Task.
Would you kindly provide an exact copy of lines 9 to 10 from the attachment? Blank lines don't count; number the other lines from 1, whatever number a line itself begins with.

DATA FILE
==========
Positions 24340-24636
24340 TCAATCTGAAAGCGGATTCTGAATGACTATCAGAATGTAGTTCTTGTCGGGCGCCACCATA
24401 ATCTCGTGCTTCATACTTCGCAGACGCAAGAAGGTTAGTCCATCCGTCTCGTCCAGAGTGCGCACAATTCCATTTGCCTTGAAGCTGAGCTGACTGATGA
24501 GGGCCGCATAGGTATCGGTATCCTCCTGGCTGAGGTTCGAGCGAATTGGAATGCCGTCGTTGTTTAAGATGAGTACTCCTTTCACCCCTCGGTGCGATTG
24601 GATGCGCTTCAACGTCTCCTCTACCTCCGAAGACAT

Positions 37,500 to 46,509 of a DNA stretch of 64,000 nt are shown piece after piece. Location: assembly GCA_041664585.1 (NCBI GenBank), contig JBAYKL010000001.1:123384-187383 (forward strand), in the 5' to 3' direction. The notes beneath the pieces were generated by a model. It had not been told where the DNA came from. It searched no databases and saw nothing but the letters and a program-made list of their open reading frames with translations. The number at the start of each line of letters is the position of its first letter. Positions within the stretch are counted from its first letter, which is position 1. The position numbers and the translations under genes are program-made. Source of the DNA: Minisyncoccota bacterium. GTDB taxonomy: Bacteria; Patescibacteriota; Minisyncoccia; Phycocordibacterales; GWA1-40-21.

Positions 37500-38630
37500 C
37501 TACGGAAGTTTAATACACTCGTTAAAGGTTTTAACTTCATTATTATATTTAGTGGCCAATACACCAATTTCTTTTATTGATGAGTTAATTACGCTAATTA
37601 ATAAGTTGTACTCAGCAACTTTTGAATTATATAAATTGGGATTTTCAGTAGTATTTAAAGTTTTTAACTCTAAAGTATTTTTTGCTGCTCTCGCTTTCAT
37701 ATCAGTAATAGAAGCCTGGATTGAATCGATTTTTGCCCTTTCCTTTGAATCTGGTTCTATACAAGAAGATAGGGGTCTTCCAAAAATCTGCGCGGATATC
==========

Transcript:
37501 TACGGAAGTTTAATACACTCGTTAAAGGTTTTAACTTCATTATTATATTTAGTGGCCAATACACCAATTTCTTTTATTGATGAGTTAATTACGCTAATTA
37601 ATAAGTTGTACTCAGCAACTTTTGAATTATATAAATTGGGATTTTCAGTAGTATTTAAAGTTTTTAACTCTAAAGTATTTTTTGCTGCTCTCGCTTTCAT